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MouseEventHandler Delegate

Represents the method that will handle mouse related routed events that do not specifically involve mouse buttons or the mouse wheel; for example, UIElement.MouseMove.

Namespace:  System.Windows.Input
Assembly:  PresentationCore (in PresentationCore.dll)

'Declaration
Public Delegate Sub MouseEventHandler ( _
	sender As Object, _
	e As MouseEventArgs _
)
'Usage
Dim instance As New MouseEventHandler(AddressOf HandlerMethod)
In XAML, you can use delegates but you cannot define your own.

Parameters

sender
Type: System.Object

The object where the event handler is attached.

e
Type: System.Windows.Input.MouseEventArgs

The event data.

This delegate is used with the following attached events:

This delegate is used with the following routed events. These routed events forward the previously listed attached events to make them more accessible to the general element model in WPF.

The attached events and the base element routed events share their event data, and the bubbling and tunneling versions of the routed events also share event data. This can affect the handled characteristics of the event as it travels the event route. For details, see Input Overview.

Other than the RoutedEventArgs properties that are relevant for all routed events, the most interesting properties of MouseEventArgs that you might use in a MouseEventHandler implementation are several properties that expose the current button state, such as LeftButton and MouseDevice. MouseDevice is useful particularly because you can check Captured on it.

Note that events that specifically deal with mouse button events use a different delegate, MouseButtonEventHandler. The mouse button properties are available on MouseEventArgs in case there are input modes or interactions that involve the buttons even if you are handling a non-button event.

This example shows how to change the dimensions of an object when the mouse pointer moves on the screen.

The example includes an Extensible Application Markup Language (XAML) file that creates the user interface (UI) and a code-behind file that creates the event handler. For the complete sample, see Moving an Object with the Mouse Pointer Sample.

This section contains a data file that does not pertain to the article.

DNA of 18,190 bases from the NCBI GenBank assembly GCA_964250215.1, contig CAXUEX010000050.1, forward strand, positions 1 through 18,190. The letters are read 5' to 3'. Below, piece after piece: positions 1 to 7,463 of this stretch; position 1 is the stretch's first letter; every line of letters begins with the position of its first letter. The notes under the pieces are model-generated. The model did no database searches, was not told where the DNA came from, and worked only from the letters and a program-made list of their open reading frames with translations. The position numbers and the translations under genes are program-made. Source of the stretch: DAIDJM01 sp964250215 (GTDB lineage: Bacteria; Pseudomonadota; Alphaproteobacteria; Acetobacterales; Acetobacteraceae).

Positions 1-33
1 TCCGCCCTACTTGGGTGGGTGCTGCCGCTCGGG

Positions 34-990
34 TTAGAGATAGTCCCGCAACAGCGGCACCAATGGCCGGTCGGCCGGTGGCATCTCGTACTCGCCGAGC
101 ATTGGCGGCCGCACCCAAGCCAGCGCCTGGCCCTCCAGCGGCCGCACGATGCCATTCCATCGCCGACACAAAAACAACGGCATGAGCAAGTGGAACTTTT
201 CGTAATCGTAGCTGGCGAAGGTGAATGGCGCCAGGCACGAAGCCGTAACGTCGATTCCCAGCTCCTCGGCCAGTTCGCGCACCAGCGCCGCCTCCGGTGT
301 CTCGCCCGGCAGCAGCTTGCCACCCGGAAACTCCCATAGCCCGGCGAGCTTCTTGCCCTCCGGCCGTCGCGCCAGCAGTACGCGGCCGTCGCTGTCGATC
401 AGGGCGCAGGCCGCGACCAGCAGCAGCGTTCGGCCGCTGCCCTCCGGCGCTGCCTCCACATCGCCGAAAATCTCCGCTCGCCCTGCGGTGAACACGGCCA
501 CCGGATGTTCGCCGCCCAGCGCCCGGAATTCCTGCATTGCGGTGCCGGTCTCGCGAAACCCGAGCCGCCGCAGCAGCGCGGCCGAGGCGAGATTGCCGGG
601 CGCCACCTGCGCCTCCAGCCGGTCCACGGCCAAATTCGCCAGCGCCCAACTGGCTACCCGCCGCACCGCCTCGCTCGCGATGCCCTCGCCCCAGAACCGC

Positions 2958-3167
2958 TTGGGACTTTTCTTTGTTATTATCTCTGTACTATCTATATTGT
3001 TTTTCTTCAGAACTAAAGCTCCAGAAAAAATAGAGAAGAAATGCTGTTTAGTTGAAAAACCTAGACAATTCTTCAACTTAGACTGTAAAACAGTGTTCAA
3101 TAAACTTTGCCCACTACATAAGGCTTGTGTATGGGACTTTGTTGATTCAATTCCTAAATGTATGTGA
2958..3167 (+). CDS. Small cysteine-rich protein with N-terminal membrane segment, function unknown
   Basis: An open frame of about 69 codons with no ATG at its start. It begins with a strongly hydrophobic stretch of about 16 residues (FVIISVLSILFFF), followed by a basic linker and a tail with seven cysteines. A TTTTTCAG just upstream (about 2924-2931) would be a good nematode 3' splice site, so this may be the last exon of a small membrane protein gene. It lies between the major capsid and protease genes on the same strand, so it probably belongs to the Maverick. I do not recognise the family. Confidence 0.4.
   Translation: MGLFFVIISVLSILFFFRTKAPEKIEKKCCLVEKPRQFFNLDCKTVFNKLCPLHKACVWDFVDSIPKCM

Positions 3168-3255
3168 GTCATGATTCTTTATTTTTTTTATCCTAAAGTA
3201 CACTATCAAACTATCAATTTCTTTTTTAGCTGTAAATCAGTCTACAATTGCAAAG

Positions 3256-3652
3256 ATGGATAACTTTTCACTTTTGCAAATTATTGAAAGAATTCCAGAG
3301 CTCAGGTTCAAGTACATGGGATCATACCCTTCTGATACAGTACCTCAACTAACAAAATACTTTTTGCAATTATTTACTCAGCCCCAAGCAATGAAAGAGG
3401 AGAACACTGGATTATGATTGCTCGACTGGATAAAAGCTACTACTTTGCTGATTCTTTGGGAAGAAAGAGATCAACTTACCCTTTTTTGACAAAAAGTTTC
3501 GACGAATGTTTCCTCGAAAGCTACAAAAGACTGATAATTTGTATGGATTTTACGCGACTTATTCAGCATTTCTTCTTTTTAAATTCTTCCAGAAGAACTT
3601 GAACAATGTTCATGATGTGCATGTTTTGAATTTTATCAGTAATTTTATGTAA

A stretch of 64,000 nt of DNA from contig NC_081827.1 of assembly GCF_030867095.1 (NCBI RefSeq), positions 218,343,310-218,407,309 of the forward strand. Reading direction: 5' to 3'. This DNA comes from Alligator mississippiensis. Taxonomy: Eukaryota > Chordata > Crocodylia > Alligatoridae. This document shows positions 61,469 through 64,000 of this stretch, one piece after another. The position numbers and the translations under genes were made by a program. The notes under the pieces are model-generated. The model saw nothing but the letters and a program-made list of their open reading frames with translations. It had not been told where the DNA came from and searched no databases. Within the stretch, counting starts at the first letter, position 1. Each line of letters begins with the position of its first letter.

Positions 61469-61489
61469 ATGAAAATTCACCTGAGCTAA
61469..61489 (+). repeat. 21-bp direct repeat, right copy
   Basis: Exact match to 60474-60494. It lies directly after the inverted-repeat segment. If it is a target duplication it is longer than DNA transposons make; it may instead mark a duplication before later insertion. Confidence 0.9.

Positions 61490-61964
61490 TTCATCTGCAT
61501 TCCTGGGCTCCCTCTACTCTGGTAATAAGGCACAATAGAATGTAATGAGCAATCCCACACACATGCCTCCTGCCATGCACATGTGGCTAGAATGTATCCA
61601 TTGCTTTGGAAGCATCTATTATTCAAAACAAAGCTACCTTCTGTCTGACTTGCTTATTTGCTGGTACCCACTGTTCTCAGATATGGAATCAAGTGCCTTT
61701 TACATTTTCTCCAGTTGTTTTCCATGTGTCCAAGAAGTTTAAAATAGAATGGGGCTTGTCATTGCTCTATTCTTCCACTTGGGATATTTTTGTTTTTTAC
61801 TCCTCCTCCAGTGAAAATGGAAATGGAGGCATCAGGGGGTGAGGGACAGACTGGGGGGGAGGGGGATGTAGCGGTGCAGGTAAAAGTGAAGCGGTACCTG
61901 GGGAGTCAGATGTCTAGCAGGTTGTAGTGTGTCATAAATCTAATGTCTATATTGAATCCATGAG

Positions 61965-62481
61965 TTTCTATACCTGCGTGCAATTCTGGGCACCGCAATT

The following XAML creates the UI, which consists of an Ellipse inside of a StackPanel, and attaches the event handler for the MouseMove event.

<Window x:Class="WCSamples.Window1"
    xmlns="http://schemas.microsoft.com/winfx/2006/xaml/presentation"
    xmlns:x="http://schemas.microsoft.com/winfx/2006/xaml"
    Title="mouseMoveWithPointer"
    Height="400"
    Width="500"
    >
  <Canvas MouseMove="MouseMoveHandler"
          Background="LemonChiffon">
    <Ellipse Name="ellipse" Fill="LightBlue" 
             Width="100" Height="100"/>
  </Canvas>
</Window>

The following code behind creates the MouseMove event handler. When the mouse pointer moves, the height and the width of the Ellipse are increased and decreased.

' raised when the mouse pointer moves. 
' Expands the dimensions of an Ellipse when the mouse moves. 
Private Sub OnMouseMoveHandler(ByVal sender As Object, ByVal e As MouseEventArgs)

    'Get the x and y coordinates of the mouse pointer. 
    Dim position As System.Windows.Point
    position = e.GetPosition(Me)
    Dim pX As Double
    pX = position.X
    Dim pY As Double
    pY = position.Y

    'Set the Height and Width of the Ellipse to the mouse coordinates.
    ellipse1.Height = pY
    ellipse1.Width = pX
End Sub

Windows 7, Windows Vista, Windows XP SP2, Windows Server 2008 R2, Windows Server 2008, Windows Server 2003

The .NET Framework and .NET Compact Framework do not support all versions of every platform. For a list of the supported versions, see .NET Framework System Requirements.

.NET Framework

Supported in: 3.5, 3.0

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